The right has so successfully demonized the mere word "socialism" that the vibrant periods of US history in which we have embraced and even generated socialist ideas are often overlooked. But for The Nation's John Nichols, who joined Political Affairs for a podcast on the rich history of socialism in the US, to blacklist socialist ideas from our discourse is to do a great disservice to our national political heritage.
In his new book, The "S" Word: A Short History of an American Tradition...Socialism, Nichols explains that Abraham Lincoln and Thomas Paine are two of the nation’s leaders in socialist thought. After he wrote Common Sense, Paine's thinking continued to evolve until he had essentially outlined the foundations for a social welfare state. Lincoln headed the Republican Party in its early days when some of its key founders were socialists, friends of Karl Marx.
“The notion that Barack Obama is somehow the face of contemporary socialism or that the people around him—who are actually in most cases very centrist, even at sometimes relatively conservative democrats—are somehow advancing a socialist agenda is absurd,” Nichols says.
If Obama had been operating on the model of mainstream international social democratic ideals he would not have responded to the financial crisis by using tax dollars to strengthen and reward the very institutions that pose the greatest threat to our economy and welfare, the banks.
Yesterday afternoon, a group of protesters emerged from their four-day occupation of Kentucky Governor Steve Beshear’s office in opposition to mountaintop removal mining. The group, which included author and Nation contributor Wendell Berry, are part of a growing movement across the central Appalachian coalfields to abolish the devastating mining technique.
On Sunday, Berry spoke to Huffington Post blogger Jeff Biggers and Kentucky filmmaker Ben Evans about the reasons behind the group's protest. Coal extracted from mountaintops provides less than 8 percent of national production and has irreversible, harmful impacts on the environment and the health of the local community.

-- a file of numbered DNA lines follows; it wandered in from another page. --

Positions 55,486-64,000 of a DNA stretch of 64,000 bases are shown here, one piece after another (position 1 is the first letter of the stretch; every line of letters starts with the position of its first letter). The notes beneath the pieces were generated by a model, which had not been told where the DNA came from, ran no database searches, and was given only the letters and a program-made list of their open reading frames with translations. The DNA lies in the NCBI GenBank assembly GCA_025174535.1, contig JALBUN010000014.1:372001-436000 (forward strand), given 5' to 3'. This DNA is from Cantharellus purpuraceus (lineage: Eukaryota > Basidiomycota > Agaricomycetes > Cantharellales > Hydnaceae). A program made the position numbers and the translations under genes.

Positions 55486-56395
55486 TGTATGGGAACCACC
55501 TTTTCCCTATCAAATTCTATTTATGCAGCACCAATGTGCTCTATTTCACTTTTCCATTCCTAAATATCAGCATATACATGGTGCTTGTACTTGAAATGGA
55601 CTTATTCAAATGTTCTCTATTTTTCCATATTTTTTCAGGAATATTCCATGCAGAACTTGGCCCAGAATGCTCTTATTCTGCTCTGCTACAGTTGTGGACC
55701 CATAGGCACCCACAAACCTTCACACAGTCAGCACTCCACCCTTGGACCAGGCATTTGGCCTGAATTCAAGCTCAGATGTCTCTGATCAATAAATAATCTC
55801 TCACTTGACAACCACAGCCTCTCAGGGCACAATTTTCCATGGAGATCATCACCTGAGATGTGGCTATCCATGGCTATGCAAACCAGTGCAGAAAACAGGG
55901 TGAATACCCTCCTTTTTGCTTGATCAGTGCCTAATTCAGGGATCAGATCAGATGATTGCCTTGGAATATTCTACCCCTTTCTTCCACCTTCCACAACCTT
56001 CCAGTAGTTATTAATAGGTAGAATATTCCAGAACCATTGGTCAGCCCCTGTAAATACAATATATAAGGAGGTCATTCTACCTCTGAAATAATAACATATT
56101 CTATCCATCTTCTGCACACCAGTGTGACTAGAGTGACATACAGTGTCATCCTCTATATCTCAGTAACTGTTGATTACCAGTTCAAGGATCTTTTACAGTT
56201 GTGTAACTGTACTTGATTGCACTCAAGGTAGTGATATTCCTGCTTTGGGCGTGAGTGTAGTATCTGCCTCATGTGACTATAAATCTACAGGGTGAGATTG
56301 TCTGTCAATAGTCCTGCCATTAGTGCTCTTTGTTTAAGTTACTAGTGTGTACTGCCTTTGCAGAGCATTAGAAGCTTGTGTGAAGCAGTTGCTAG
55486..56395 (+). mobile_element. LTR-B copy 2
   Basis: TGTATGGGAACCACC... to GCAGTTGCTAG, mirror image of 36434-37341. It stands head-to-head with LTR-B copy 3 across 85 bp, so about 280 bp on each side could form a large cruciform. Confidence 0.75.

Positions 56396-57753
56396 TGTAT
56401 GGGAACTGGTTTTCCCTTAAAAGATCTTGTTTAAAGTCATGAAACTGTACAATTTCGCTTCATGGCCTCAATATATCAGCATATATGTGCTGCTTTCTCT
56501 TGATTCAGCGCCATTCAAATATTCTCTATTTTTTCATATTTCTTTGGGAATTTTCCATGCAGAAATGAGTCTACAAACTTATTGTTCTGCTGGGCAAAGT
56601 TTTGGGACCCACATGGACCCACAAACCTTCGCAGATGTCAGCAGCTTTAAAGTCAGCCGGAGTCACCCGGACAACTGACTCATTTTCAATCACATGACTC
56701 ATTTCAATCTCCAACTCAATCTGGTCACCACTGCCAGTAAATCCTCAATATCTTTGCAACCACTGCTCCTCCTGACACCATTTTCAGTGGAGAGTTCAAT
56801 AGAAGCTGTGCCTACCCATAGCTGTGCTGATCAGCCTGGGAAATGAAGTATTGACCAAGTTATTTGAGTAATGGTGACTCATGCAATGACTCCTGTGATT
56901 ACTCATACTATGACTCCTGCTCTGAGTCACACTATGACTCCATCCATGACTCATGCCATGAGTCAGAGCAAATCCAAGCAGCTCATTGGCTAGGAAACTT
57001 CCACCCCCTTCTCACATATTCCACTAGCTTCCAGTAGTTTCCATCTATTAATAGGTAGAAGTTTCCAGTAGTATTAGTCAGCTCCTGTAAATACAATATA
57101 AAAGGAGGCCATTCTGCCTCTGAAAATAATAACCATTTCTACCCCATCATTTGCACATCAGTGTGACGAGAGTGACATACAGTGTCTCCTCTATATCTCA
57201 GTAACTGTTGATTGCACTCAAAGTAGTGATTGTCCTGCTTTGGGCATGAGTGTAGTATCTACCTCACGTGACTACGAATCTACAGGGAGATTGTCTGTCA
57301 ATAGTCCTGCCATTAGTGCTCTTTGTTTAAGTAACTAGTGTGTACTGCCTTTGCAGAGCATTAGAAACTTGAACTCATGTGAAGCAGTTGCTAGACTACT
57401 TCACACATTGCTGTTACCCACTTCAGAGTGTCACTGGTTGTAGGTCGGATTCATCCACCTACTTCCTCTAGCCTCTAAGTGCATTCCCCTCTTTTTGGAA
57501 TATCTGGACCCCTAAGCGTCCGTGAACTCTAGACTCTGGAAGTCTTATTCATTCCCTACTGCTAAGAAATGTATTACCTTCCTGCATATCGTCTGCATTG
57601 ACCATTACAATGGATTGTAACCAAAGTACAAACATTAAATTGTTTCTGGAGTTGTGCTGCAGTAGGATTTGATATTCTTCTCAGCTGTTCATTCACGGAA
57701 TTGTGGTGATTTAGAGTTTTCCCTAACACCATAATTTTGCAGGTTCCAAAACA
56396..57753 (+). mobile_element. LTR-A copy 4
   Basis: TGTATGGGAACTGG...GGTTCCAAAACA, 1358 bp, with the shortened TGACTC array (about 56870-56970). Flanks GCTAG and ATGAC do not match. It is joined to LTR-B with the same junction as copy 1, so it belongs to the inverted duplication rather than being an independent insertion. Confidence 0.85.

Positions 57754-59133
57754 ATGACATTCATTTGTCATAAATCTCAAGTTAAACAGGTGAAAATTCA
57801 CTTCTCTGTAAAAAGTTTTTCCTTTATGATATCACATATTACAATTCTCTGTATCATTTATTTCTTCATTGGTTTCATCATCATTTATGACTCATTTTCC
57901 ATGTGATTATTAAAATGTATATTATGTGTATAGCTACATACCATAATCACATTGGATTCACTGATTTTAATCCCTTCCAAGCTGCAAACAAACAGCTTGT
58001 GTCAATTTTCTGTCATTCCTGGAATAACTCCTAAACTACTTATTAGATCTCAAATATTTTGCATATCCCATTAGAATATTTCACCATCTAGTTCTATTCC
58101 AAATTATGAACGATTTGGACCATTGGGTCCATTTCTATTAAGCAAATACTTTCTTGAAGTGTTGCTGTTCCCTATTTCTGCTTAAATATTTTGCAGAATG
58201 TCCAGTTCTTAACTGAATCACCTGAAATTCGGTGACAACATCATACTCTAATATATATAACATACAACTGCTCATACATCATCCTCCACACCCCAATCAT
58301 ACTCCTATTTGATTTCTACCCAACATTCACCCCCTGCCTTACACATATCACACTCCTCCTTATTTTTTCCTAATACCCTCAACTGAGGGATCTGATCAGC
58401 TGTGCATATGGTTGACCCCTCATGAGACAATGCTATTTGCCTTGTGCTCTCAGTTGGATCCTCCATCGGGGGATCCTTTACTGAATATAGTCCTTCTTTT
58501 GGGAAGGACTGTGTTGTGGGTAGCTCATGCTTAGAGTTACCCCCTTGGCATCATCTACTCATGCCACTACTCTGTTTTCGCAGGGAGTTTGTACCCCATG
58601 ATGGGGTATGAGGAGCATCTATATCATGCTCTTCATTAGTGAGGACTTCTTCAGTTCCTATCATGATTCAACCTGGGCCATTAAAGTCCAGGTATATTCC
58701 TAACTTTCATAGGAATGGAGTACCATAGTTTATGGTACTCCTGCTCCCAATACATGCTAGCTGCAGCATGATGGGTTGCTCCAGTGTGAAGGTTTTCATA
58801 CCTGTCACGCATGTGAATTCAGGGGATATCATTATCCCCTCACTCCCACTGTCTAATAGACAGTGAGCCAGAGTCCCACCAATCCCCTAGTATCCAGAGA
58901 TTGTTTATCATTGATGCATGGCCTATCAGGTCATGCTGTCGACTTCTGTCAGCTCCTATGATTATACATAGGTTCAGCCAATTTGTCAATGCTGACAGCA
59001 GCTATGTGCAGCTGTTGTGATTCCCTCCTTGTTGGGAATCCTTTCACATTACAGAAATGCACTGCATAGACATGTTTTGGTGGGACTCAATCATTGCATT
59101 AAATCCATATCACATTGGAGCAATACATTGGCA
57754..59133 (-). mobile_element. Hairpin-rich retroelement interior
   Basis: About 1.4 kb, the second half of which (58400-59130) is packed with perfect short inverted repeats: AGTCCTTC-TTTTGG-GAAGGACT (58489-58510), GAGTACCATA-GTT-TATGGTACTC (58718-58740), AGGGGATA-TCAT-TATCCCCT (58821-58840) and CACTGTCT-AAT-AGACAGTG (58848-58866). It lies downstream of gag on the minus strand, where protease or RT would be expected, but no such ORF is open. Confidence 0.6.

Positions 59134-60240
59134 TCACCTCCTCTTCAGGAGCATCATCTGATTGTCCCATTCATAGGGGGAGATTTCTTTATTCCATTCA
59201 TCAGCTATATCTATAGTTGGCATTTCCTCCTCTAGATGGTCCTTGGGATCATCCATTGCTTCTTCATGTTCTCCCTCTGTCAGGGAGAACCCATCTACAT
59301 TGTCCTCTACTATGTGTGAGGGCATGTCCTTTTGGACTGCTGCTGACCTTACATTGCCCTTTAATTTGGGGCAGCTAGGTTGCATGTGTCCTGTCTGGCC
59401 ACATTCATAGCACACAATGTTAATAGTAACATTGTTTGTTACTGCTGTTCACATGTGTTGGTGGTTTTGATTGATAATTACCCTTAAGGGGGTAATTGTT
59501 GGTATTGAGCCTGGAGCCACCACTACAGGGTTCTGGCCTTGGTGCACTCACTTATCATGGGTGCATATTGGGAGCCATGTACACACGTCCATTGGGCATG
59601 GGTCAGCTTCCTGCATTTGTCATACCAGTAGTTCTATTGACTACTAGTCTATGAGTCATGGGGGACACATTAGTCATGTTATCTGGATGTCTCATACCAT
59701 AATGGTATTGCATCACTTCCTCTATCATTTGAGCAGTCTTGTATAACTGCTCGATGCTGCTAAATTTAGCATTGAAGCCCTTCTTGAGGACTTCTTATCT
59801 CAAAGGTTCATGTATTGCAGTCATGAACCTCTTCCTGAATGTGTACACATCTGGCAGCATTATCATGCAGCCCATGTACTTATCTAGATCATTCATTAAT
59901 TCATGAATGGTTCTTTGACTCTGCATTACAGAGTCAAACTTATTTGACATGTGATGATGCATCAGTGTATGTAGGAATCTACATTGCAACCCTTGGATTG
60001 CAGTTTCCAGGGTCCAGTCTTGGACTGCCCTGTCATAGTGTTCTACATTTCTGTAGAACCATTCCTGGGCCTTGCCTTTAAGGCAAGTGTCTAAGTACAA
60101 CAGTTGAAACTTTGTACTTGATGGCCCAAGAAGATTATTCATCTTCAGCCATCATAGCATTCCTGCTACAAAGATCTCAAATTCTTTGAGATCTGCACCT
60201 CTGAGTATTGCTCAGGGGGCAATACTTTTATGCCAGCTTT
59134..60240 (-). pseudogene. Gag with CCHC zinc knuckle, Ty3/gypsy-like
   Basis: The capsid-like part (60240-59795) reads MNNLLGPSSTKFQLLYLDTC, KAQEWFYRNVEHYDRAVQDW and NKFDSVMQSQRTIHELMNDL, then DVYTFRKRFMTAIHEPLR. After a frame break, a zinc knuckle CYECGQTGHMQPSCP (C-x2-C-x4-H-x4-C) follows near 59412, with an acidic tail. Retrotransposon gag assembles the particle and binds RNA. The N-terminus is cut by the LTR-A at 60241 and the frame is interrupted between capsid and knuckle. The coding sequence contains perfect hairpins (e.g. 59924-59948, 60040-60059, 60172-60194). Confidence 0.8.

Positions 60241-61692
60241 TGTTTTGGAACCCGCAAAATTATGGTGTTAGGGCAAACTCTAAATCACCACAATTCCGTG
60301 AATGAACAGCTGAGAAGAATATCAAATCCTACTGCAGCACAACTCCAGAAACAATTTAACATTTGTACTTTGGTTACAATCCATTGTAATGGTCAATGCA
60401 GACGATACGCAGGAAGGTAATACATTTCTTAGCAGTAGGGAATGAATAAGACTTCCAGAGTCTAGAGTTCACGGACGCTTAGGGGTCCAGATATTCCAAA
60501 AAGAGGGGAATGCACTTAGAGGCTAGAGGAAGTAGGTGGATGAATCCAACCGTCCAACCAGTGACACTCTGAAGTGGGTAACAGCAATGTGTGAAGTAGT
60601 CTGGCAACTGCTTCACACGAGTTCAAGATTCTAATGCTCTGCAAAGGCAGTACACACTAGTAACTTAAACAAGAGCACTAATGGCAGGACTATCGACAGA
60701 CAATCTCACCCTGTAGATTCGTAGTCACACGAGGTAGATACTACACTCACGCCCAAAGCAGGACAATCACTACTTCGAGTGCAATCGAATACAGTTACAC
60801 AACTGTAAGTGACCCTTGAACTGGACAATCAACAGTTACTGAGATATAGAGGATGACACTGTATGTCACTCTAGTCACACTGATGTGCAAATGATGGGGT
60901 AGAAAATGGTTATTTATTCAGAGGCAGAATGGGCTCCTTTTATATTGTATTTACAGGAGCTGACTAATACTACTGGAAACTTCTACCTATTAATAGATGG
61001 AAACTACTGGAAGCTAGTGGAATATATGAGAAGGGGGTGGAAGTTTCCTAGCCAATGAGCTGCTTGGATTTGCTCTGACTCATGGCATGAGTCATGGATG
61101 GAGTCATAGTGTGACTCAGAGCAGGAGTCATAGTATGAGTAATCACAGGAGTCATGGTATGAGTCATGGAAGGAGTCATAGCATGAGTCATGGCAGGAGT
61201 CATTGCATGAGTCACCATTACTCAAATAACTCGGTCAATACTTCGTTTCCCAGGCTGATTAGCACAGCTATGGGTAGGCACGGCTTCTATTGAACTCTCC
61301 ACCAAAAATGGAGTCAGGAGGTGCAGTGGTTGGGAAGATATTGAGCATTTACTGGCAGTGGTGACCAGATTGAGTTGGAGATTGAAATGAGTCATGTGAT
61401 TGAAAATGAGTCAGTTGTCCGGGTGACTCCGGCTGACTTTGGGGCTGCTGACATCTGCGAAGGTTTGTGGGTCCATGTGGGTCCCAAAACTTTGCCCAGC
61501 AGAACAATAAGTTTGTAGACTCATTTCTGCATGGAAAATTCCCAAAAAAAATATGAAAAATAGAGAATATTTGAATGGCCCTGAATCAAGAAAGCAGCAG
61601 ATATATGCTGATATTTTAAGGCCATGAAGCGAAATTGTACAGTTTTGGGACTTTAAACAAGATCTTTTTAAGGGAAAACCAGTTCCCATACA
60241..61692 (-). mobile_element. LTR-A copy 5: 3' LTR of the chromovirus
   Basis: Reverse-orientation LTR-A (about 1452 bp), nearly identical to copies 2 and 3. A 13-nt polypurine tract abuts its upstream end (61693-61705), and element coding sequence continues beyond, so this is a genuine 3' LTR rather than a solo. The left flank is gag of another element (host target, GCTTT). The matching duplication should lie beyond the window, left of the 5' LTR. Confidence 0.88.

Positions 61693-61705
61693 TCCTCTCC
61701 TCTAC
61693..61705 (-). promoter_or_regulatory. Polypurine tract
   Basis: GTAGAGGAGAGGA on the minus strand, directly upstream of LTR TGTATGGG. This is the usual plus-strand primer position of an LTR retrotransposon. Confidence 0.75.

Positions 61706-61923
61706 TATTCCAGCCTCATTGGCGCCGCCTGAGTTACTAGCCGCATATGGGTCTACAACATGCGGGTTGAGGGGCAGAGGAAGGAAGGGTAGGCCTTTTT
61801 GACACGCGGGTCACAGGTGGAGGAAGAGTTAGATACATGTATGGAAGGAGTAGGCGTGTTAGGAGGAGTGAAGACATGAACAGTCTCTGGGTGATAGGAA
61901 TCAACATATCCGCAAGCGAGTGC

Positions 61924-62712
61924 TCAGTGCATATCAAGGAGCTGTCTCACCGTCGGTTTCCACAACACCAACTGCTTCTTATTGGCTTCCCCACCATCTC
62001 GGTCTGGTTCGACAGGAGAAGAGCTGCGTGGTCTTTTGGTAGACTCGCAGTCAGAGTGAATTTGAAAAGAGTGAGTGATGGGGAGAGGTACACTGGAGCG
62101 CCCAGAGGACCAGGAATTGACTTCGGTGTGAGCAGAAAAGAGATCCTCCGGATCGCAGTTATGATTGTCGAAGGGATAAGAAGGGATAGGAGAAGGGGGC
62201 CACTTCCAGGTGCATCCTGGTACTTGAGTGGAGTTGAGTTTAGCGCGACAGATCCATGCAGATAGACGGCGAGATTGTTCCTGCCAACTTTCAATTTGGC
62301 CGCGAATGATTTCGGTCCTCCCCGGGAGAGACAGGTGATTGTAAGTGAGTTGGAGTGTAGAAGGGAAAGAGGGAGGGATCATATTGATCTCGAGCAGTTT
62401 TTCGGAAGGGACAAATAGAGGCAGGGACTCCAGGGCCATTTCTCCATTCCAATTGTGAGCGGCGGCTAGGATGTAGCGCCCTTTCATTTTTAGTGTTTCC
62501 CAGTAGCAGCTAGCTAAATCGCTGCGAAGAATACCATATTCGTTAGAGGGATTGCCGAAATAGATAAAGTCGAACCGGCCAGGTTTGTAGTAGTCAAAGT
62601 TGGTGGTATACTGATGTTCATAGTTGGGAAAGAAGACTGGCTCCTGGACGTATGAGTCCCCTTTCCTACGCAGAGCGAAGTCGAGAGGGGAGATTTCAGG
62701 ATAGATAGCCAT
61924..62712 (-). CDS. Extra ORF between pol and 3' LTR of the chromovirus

The governor, Berry says, admitted to believing the coal mining could take place without damage to the land or people. Measurable evidence shows its already impacted the region.
For more information and for more videos of Berry and other activists, see Jeff Bigger’s Huffington Post article.
The Nation's Greg Mitchell has been covering the WikiLeaks cable dump for nearly eighty days now, and his MediaFix blog continues to be a first stop for readers looking for the latest on all things related to WikiLeaks. In a radio appearance on Antiwar Radio, Mitchell talks about some of the stories he has been highlighting, like the Julian Assange extradition hearing in the United Kingdom, cables on Egypt's Omar Suleiman and the detention of former Pfc. Bradley Manning.
During a discussion of how many of these stories should be bombshells that send shockwaves but remain overlooked, Mitchell explains part of what he has been doing has been an "answer to people who have said going back to the 'Collateral Murder' video, 'What's the big deal?'"
Mitchell, author of The Age of WikiLeaks, highlights how WikiLeaks likely fueled the Tunisia Revolution, which has inspired Egyptians and others in Middle Eastern and North African countries to protest state repression. He says if they had only done that they would be a big deal, but in reality they have done much more and, for key examples, here are thirty-two revelations that have come to light thanks to WikiLeaks.